For Brian Chetto and his wife, Dawn, it all started at a company Christmas party in 2001.
That’s where the Virginia Beach couple won a two-night stay at La Jolla Cove.
The next summer, they traveled across the country to enjoy their California vacation. What they found in the waters of the cove would travel with them for the next 12 years.
Brian and Dawn Chetto searched for 12 years to find the owner of an SDSU class ring that Brian found at the bottom of La Jolla Cove.
“We were snorkeling when I spotted a shiny object in three or four-feet-deep water,” Chetto recalled in a recent email. “I picked it up.”
It was a ring. More specifically, a San Diego State University class ring with the year 1984 on one side and Anthropology on the other. Engraved on the inside was the name "Dr. J. Underwood."
“I mistakenly thought, 'A school name, year, and engraving; this should be easy to return,'" Chetto said. “We looked in the phone book for Underwood, unsuccessfully, so it came back to Virginia with us.”An unsuccessful search
Dawn contacted the university to no avail. Chetto searched on line trying to locate Underwood, but was equally unsuccessful. The ring was placed in a drawer and forgotten.
As airline industry employees, the couple moved to Denver, Las Vegas and many places in between. Wherever they moved in the past 12 years, the ring went with them.
“Every few years I would find it and start trying to track down the owner, but we would run into a brick wall every time.” Chetto recalled. “I was always amazed that in the digital age we could just not find this person.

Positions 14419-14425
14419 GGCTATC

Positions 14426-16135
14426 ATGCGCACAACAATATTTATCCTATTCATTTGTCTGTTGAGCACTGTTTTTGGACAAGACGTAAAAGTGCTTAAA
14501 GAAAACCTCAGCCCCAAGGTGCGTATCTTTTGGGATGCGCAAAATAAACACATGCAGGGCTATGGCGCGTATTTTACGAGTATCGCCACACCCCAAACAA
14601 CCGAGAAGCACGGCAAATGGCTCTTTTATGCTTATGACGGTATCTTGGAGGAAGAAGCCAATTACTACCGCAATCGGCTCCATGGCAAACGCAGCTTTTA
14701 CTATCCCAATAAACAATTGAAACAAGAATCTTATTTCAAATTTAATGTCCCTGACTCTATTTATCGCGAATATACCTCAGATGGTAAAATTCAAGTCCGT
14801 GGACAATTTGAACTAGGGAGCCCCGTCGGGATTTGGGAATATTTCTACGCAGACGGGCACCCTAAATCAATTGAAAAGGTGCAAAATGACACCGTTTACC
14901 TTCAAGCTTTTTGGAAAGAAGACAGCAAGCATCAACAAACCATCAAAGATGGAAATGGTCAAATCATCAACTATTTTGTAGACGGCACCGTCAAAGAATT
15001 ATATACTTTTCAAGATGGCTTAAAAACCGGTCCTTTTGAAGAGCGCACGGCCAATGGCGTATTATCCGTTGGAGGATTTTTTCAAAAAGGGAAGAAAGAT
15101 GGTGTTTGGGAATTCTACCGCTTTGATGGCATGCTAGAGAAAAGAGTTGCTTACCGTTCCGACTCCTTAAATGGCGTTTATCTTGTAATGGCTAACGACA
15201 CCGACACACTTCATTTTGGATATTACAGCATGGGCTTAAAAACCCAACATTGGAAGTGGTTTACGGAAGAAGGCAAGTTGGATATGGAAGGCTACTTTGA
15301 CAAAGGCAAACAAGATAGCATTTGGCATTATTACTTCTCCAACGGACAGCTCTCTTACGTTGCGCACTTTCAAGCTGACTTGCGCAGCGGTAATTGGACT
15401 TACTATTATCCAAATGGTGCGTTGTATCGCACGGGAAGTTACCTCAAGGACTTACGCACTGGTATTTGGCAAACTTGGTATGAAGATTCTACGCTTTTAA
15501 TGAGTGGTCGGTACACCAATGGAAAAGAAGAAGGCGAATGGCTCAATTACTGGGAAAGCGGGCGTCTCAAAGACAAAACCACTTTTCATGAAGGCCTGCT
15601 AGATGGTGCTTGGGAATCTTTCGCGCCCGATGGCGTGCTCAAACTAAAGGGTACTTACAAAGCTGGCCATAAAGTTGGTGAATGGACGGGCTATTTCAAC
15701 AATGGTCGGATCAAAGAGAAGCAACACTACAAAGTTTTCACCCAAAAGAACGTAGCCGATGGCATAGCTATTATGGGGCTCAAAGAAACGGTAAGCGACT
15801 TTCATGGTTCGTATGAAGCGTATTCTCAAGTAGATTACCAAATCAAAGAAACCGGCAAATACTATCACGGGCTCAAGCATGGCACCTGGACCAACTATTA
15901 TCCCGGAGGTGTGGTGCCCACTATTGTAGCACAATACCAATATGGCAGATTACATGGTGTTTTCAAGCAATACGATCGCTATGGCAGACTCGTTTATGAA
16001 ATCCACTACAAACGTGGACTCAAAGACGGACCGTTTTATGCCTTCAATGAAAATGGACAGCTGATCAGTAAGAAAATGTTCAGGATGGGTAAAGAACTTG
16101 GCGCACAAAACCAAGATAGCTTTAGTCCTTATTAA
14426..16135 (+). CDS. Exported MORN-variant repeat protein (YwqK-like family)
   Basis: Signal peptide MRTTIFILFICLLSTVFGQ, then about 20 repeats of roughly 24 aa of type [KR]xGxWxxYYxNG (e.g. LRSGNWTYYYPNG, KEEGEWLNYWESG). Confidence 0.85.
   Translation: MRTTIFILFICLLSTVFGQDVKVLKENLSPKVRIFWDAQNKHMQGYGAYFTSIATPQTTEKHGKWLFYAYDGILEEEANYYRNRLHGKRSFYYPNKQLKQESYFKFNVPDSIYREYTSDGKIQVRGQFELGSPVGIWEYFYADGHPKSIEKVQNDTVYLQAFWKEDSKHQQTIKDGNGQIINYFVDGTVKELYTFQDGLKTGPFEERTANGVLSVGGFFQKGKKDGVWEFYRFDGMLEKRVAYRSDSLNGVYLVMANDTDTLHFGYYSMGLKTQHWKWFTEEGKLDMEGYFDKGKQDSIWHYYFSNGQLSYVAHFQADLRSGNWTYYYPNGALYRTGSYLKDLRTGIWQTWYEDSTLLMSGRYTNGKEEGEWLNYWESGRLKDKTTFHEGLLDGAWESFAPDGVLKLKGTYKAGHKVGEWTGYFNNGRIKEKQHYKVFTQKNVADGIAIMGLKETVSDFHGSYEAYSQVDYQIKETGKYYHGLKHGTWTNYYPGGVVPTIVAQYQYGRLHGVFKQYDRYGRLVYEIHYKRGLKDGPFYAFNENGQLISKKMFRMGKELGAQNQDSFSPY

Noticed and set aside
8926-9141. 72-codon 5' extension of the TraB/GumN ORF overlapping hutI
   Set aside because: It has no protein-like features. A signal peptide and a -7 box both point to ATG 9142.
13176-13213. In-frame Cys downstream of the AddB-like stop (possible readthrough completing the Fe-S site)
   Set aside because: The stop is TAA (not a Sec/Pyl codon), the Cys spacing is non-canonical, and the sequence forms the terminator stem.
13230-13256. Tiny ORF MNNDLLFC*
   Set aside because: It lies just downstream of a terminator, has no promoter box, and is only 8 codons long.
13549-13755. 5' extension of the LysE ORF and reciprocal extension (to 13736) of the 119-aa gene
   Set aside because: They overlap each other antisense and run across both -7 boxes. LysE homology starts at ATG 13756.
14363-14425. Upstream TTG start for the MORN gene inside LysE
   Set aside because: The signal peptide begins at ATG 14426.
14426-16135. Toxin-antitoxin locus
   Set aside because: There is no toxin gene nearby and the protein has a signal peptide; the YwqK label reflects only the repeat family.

“I honestly did give up looking several times over the years. After all this time I didn't think we would ever find him.”
J is for Jackson
Until May 22, when he reached out to SDSU’s anthropology department and was given the name Jackson for the initial J engraved on the ring. Jackson Underwood (’79, ’84), a noted anthropologist, earned two degrees at SDSU.
Jackson Underwood ('79, '84) lost his class ring while swimming in La Jolla Cove.
Google led Chetto to a Website and email address. He wrote to Underwood about the ring and was thrilled to receive reply from the retired anthropologist now living in Guatemala.
“He estimated that he lost the ring in the late 90s or early 2000s,” Chetto said. “It is in remarkably good condition for being in the ocean for a few years before I found it.”
In an email, Underwood said he used to swim regularly in La Jolla Cove and would leave the ring, which fit loosely on his finger, in his car when he swam. He still remembers the day he lost it.
“On this fateful day I forgot to take off the ring,” Underwood wrote. “I remembered in the water and took off the ring and tucked it into my Speedos for safekeeping. Unfortunately, these were very old Speedos.
“As I recall, it was rather cool for regular cove swimmers to wear the most worn-out Speedos so that we would not be mistaken for touristas (horrors). Later in the swim, I rolled over on my back to clear my goggles and do a little backstroke. The ring rolled around to the baggy worn-out butt of the Speedos.
“Amazingly, the weight of the ring ripped through the thin fabric and the ring descended into the depths. It was a rather odd incident, and I used to tell (the story) frequently for a couple of months.”
Returning the ring
Chetto appreciated learning how the ring was lost. More so, he was happy to at long last return it to its owner.
Brian Chetto sent the ring he found to Jackson Underwood, who now lives in Guatemala.
“This ring has been quite the mystery for Dawn and me,” he said. “We are so happy to finally solve this mystery and return the ring.
“I guess our motivation was that we had most of the relevant information to return it, so it seemed liked a nice thing to try to do. And, it's pretty cool to be able to return something that was thought to be lost forever.”
Chetto packaged the ring on May 29 and sent it off to the address of a Florida mail forwarding service. From there, after traveling from the bottom of La Jolla Cove all over the country with the Chettos, the ring will be sent to Underwood in Guatemala.
“Dawn and I were joking,” Chetto said, “that after all this, it will probably get lost in the mail.”